Family Support Counseling
Family Support Counseling
Before or after you have your baby, it’s not unusual to feel sad or overwhelmed when you expected to feel joyful. Most parents struggle to adjust to the challenges of welcoming a new baby into their lives. Some people call related mood changes the “baby blues.” But when feelings of intense sadness, anxiety and other symptoms persist or get worse, it’s time to reach out for help.
Providence family support counselors specialize in perinatal mood and anxiety disorders, which occur during pregnancy or in the first year after childbirth. We offer personalized evaluation and practical help, including steps, tools and resources to help you adjust. We also offer a full range of services and support for your whole family.
Whatever you’re going through, you are never alone. A licensed professional counselor provides individualized counseling when you need it most. We offer specialized mental health services for parents experiencing perinatal mood disorders. Additional help and support are available for partners or co-parents.
It is important to get help when you need it. The risks of untreated mood disorders can be severe. There are many different treatment options and your health care provider can work with you to find the one that works best for you and your family.
Some effective treatments include:
- Herbal remedies
- Hormone therapy
- Light therapy
- Respite/rest and regular breaks from childcare
- Support groups
Please bring a referral from your primary care provider. If you need a referral for further mental health services, please call 907-212-5886 to schedule an appointment.
Monday Mamas Support Group – Attend our mom-to-mom postpartum support group with monthly guest speakers, 11 a.m. - noon on Mondays. For more information call 907-212-5886.
We treat these and other conditions or disorders that sometimes affect new parents:
- Postpartum depression
- Postpartum anxiety
- Postpartum panic disorder
- Postpartum obsessive compulsive disorder
- Postpartum post-traumatic stress disorder
- Postpartum psychosis
There are many reasons for depression or anxiety during pregnancy, after pregnancy loss, or after your baby is born. Your body, mind and spirit undergo important and significant changes. Caring for your little one affects your sleeping schedule and your lifestyle. In addition, you may have many expectations for yourself, your baby and your partner, and others may have expectations for you.
It takes time to find ways to cope with all these changes and you may experience mood swings as you navigate new paths. But seek prompt professional help for these or other common symptoms during pregnancy or after childbirth:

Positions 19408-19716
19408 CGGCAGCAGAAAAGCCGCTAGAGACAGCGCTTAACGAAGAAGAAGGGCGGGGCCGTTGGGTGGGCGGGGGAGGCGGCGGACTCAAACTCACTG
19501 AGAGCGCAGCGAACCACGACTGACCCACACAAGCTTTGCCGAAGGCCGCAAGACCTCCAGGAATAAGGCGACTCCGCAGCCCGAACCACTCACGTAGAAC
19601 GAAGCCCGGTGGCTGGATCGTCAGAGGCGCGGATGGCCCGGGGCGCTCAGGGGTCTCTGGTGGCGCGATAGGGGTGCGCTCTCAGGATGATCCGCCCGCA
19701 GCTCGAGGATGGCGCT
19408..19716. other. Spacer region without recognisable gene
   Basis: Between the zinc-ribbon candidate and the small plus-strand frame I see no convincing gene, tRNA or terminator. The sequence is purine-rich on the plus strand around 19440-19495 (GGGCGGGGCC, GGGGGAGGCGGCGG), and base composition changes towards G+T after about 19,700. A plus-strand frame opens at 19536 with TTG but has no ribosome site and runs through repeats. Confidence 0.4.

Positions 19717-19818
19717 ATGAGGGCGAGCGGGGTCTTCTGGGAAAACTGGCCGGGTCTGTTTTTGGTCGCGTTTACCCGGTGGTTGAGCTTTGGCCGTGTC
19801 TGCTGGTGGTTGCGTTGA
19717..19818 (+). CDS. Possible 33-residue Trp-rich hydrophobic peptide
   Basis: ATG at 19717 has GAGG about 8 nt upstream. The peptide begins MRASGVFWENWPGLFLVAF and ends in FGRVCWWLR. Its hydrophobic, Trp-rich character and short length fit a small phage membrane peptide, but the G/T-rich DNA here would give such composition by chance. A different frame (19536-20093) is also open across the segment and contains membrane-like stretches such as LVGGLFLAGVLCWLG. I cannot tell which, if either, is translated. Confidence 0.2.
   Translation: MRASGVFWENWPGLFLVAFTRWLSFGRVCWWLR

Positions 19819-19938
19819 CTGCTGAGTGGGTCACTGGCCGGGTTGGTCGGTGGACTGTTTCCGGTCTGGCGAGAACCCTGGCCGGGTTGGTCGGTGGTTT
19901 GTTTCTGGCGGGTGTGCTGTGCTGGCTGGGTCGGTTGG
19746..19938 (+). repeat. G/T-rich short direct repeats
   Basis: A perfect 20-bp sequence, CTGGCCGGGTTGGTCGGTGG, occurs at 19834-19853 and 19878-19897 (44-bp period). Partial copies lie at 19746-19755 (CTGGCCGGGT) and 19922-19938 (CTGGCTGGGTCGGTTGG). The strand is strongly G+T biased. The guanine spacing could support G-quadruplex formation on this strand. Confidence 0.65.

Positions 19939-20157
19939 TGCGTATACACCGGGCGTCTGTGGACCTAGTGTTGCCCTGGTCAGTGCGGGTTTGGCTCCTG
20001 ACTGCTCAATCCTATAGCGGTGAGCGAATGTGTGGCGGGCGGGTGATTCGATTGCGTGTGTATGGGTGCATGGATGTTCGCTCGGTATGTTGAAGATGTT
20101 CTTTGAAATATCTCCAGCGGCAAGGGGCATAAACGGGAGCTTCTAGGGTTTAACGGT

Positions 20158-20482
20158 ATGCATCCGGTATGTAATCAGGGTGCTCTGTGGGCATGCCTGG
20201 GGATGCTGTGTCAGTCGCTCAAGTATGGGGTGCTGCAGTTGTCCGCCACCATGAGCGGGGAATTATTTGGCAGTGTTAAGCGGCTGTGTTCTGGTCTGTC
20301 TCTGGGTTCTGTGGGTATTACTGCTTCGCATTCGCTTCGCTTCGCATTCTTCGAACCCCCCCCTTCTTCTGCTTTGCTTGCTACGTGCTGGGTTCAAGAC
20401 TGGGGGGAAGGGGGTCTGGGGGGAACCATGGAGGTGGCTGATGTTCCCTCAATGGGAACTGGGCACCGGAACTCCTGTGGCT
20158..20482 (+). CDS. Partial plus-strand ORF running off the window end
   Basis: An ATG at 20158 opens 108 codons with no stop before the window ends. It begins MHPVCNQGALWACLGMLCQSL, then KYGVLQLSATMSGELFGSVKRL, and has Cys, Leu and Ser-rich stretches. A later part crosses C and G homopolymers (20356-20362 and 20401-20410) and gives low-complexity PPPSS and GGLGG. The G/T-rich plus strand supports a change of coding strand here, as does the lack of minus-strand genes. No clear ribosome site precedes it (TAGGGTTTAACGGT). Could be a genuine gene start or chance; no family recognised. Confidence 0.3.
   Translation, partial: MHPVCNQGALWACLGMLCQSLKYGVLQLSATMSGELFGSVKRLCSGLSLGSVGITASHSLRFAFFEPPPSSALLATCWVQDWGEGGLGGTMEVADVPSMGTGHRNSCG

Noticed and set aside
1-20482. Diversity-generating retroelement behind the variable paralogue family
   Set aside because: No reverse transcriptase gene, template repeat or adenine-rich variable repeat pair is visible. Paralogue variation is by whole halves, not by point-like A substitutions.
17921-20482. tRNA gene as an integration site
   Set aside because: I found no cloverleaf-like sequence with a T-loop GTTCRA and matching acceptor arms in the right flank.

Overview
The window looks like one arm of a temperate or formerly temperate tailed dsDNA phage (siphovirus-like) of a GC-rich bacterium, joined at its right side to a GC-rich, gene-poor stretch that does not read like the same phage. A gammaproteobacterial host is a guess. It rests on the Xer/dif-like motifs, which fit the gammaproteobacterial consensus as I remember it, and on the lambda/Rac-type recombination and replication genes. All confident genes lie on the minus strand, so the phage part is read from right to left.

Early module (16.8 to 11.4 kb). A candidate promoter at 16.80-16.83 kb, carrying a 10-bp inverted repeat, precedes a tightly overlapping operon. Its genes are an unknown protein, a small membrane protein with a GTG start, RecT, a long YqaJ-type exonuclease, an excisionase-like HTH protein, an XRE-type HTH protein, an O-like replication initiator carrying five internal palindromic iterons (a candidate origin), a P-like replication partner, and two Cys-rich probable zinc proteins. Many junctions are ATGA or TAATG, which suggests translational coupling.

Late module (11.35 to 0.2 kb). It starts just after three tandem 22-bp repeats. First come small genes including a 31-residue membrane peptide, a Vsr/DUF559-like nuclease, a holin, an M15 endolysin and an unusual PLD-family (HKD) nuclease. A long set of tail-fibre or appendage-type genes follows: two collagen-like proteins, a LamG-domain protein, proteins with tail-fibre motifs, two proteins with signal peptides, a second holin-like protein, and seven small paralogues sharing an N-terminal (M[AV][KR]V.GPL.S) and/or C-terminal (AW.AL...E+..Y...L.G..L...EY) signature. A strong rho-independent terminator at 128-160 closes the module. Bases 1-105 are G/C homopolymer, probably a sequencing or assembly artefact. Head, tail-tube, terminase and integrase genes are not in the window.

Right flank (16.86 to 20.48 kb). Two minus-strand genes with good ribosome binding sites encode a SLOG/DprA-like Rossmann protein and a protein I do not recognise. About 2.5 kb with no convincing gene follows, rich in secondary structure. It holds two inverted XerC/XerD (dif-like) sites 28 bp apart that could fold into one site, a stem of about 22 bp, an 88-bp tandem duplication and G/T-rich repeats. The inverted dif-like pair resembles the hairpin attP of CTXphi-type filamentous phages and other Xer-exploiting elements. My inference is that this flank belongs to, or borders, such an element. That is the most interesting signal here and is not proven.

- Anger or irritability
- Anxiety or panic
- Changes in appetite
- Difficulty concentrating or indecisiveness
- Emotional numbness, concern about ability to bond with the baby
- Feeling overwhelmed
- Feelings of inadequacy or guilt
- Frequent sadness or crying
- Insomnia (inability to sleep when the baby sleeps)
- Obsessive rituals
- Repetitive thoughts, images or fears
- Thoughts of suicide or escape fantasies
If you are having thoughts of suicide or are in a crisis situation, call the Crisis Line at 907-563-3200 or go to your nearest emergency room.
It’s not just about depression. Many parents feel anxious, overwhelmed, irritable or guilty after delivery. It helps to talk about it. We can talk about bonding, sleep, scary thoughts, difficult births and other worries. Women and men of every culture, age, income level and race can have these feelings.
Think of it as a mental health checkup. Just like a 6-week checkup with your OB or midwife, it is important to check in with a specially trained counselor. A specialist can see how you are adapting to your new or expanding role as a parent. You can come in during your pregnancy to prevent problems and get off to a good start.
You will start by filling out a screening tool before meeting with a counselor to review the results. We’ll develop a treatment plan if you need counseling services. We can also connect you with groups and other services that meet your needs. Babies are always welcome.
Up to 25% of new dads or non-birth parents experience feeling overwhelmed, withdrawn or irritable after delivery. A family support counseling appointment can help parents talk about their experiences and provide practical tips for parenting.
- Please come 15 minutes early to allow time for new patient paperwork
- Arrive on time to get the most from your appointment
- Bring any results of prior psychological testing or other treatment information
- Try to arrange childcare for children over the age of 2
- Request a referral from your primary care provider